Katie Nasenbenny, Steph Condon and Kelsey Holbert are all students at Lyons Township High School in Illinois, and play soccer together on both their varsity high school team and the Windy City Pride Soccer Club. Inspired by the desire to plan a 4 v 4 cage soccer tournament that would benefit their community, they brainstormed over one afternoon, taking a quick break for pizza. When Katie and Steph looked over at their pizza-less friend Kelsey, who was diagnosed with celiac disease back in 2005, they realized exactly where their fundraising could be focused: spreading awareness about celiac disease through the NFCA! The event was then planned and executed entirely by teen volunteers.
In its first year, 2008, the tournament raised an impressive $2,000 with 16 teams participating. This past August, they celebrated their second annual event, and surpassed last year’s earnings to a total of $2,426.80 with 17 teams participating! Aside from raising money through team participation, additional funds were brought in by soliciting donations, selling t-shirts and concessions.
For additional information on “Celiac Attack,” please contact Kelsey’s proud mom, Karen Holbert at (708) 784-1679 (708) 784-1679 or through firstname.lastname@example.org
Congratulations Katie, Steph and Kelsey on continuing the important work of spreading awareness to your local and national community!
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Kendra Neilsam Races for Celiac Awareness in Ironman Florida Event!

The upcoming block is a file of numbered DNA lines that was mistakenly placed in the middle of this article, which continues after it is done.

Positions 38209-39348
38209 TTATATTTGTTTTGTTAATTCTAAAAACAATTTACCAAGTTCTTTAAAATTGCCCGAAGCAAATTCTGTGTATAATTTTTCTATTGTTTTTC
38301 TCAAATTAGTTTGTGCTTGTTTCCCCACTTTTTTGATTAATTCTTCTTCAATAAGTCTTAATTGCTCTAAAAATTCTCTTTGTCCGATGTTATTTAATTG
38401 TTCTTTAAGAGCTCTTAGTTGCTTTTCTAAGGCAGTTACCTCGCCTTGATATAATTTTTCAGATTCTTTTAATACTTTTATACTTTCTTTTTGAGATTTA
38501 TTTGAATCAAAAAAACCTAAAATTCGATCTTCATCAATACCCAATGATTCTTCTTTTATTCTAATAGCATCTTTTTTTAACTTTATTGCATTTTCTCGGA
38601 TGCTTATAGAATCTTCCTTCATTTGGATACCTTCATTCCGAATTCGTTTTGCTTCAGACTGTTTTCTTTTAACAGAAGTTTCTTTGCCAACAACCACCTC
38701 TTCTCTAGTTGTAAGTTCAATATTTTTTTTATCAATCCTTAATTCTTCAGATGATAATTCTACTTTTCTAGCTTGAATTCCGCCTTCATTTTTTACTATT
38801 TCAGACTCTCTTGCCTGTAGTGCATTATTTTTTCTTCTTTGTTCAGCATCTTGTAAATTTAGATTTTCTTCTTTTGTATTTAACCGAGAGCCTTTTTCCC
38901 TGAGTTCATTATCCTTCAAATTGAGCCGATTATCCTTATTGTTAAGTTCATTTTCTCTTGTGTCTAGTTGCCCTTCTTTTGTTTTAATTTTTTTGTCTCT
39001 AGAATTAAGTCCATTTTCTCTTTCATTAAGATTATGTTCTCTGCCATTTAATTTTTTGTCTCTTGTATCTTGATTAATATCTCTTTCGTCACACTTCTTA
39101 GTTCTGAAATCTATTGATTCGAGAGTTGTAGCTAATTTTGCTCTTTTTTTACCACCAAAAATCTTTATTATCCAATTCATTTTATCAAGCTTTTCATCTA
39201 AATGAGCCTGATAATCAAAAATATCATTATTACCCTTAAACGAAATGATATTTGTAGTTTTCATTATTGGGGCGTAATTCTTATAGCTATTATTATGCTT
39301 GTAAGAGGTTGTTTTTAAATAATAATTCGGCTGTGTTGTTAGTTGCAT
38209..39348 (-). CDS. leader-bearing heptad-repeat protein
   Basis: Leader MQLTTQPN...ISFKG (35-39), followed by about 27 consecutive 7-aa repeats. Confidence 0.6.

NFCA Athlete for Awareness, Kendra Nielsam, is beating the odds and proving that maintaining endurance is possible, even on a gluten-free diet!
357 days ago, Kendra registered for the Ironman Florida 2009, excited to compete in her first ever Ironman triathlon event (swim 2.4 miles, bike 112 miles, run 26.2 miles).
But her goal to finish the grueling race almost came to a halt when her doctor recommended she adopt a gluten-free diet.
Kendra began her journey as a gluten-free athlete just 267 days ago.
While her new lifestyle helped alleviate some of the symptoms she struggled with for years, Kendra found training gluten-free to be difficult at first, and she struggled to maintain her strength and endurance.
"Nutrition is basically the fourth sport in triathlon, and I had to start from scratch figuring out what gluten-free options worked for me. I wasn't sure how training for an endurance event could be reconciled with avoiding wheat, rye, and barley.”
Kendra received her test results and was officially diagnosed with celiac disease
Only 15 days ago!
Despite the obstacles she’s encountered while trying to restore her health and reclaim her life, Kendra raced in the November 7th Ironman Florida event.
Empowered by overcoming her own personal challenges managing her disease and diet while trying to achieve her athletic goals, Kendra hopes her story will inspire others to believe, achieve, and give back as well.
Congratulations Kendra on finishing the 2009 Ironman Florida, and raising almost $4,000 to support celiac disease awareness!
Follow Kendra on NFCA’s Athletes for Awareness blog. Check out her post race thoughts, as well as video and photos of Kendra finishing the Ironman Florida!